The amazing variety of historical settings available to authors is one of the reason I’m so pleased to be part of the new boxed set, Timeless:  Historical Romance Through the Ages.  Together, the stories range from Regency England to early 1900s Chicago, from Minnesota during the Sioux Uprising to post-Civil War Missouri.  And two stories are set in Montana, one in a Civil War era mining camp and one on a 1890 ranch.   

Give it a try, and tell me which you love most.

And where is Marissa, you might ask? She’s off this week.  She’ll post next Tuesday, we’ll both be off the last week of August, I’ll post September 5, and we’ll be back to our normal posting schedule September 8.  Happy reading!

Friday, August 8, 2014

Sailing the Seas of Cover Creativity

Ah, the joys of book covers!  As we've discussed, authors often have very little control over what comes out when they are traditionally published.  I feel quite fortunate that my editor and publisher at Love Inspired ask for a lot of input, and they generally listen when I have concerns.  That was exactly the case for November’s The Bride Ship.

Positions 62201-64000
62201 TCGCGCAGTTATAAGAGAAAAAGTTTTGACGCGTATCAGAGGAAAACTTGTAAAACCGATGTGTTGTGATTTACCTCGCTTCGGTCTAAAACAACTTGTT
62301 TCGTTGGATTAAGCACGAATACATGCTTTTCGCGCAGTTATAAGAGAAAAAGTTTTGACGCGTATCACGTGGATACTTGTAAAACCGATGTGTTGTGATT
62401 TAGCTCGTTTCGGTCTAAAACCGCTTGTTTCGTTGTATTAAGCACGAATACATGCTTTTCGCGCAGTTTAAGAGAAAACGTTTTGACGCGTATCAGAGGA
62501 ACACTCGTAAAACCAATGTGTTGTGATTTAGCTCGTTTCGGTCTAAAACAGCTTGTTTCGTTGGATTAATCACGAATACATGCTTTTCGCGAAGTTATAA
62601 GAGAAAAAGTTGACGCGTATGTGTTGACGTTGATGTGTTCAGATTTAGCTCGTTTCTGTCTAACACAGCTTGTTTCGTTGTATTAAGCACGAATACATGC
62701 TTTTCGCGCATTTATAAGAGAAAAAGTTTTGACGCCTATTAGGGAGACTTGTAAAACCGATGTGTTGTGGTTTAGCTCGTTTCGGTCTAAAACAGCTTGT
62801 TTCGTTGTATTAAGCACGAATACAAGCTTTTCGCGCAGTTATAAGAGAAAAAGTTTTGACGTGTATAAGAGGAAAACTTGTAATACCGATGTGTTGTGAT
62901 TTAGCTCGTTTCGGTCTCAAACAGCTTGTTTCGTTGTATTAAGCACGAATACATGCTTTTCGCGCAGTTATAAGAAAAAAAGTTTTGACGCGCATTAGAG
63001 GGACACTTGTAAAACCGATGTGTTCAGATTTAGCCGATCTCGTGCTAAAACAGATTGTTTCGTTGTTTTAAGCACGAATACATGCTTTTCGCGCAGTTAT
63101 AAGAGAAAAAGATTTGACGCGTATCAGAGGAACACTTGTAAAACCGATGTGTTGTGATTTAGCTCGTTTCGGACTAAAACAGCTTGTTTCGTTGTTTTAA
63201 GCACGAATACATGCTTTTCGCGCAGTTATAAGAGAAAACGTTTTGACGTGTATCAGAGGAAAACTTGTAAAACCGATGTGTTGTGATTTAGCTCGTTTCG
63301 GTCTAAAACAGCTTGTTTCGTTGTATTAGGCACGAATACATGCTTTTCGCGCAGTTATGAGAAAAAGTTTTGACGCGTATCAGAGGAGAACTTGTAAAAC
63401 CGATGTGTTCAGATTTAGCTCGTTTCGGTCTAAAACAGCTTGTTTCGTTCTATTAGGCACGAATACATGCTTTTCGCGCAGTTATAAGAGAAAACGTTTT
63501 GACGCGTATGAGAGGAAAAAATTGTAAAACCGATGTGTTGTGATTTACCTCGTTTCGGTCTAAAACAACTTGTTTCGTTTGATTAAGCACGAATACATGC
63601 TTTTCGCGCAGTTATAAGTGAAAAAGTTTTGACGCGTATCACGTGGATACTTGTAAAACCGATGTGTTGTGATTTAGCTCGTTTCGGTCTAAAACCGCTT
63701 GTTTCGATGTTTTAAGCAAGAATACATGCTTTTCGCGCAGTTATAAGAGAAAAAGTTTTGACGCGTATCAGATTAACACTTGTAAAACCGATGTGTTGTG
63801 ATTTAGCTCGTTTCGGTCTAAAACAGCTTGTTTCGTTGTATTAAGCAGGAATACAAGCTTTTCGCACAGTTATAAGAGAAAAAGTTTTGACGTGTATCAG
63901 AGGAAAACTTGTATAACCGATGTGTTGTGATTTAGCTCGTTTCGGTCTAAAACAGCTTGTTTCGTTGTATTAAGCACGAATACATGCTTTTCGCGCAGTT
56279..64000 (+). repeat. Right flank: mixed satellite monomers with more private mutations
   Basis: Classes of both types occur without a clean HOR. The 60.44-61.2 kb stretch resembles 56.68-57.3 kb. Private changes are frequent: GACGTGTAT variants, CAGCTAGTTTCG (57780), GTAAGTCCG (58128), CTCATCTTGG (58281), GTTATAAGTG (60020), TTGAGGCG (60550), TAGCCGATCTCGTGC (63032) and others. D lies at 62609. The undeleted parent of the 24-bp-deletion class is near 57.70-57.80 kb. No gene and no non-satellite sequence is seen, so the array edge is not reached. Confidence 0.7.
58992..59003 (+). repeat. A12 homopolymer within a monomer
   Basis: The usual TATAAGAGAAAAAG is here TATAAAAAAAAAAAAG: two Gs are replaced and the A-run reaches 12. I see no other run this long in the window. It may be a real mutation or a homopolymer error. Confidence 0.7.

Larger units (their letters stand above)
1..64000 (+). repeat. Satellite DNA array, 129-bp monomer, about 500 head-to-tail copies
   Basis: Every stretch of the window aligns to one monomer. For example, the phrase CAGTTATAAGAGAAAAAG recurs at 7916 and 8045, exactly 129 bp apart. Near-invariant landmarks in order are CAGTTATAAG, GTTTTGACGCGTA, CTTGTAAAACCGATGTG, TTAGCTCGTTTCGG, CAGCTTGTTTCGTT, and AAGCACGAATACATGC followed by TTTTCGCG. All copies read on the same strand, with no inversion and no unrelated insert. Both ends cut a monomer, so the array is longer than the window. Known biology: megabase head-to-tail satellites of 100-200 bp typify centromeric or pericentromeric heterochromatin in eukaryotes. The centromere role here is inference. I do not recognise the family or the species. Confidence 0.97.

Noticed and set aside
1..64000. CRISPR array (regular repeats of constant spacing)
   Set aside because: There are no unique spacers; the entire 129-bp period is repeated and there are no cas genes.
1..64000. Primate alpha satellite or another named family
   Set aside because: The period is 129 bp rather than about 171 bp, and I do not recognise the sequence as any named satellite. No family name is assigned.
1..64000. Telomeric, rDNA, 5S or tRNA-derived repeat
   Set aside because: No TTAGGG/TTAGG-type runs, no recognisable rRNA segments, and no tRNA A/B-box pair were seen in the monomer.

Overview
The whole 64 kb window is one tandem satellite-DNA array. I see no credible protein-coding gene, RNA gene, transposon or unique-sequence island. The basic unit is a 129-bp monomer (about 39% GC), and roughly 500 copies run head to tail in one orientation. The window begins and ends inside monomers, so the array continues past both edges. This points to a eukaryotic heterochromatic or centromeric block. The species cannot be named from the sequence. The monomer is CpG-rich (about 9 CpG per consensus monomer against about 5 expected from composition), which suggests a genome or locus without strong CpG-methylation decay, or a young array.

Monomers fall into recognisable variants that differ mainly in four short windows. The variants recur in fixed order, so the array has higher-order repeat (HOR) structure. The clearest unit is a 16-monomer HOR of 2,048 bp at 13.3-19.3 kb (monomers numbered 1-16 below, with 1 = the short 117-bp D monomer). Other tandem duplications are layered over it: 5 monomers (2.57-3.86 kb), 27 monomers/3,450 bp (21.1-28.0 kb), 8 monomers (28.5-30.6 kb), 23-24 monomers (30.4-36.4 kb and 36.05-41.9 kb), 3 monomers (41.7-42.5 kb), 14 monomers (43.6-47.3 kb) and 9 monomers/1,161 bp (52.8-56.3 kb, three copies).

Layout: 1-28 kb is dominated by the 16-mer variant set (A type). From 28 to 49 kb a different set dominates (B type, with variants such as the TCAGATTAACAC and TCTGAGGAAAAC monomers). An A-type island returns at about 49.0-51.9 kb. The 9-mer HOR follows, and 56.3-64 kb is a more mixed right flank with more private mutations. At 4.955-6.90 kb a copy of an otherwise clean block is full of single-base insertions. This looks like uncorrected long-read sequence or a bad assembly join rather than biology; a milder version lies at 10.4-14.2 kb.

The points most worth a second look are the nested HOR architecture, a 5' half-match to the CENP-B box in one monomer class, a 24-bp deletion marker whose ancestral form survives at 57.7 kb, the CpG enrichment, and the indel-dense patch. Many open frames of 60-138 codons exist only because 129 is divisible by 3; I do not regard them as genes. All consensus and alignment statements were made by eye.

In early June, my editor’s wonderful assistant sent me an early version, cautioning me that not much could be changed but to look for any major errors that must be corrected.  The heroine’s look was spot on, and I loved the way she seemed to be gazing out toward her future.  But then I saw the ship, and gulped.  She looked a bit like the one above.

The problem?  That’s an artist's rendition of the Queen Mary from around the 1930s.  My book is set post-Civil War.  The actual bride ship, the S.S. Continental, looked like this:

So I asked, nicely, hesitantly, whether that could be fixed.  And it could!

Here is the final cover for The Bride Ship.  The hull is still a bit metal-looking, but you can see the two masts rising above her, and the forecastle is much closer to reality.  Phew!

But I would be remiss if I didn't point out another cover recently created.  The talented author and artist Aileen Fish created this cover for our upcoming boxed set, Timeless:  Historical Romance Through the Ages, which will release next Tuesday, August 12. From turn of the century Chicago to 1860’s Montana to the Civil War era and Regency times, there is something for every historical romance reader. This sweet romance boxed set features seven novels by bestselling authors, starring unforgettable characters falling in love in the most captivating settings.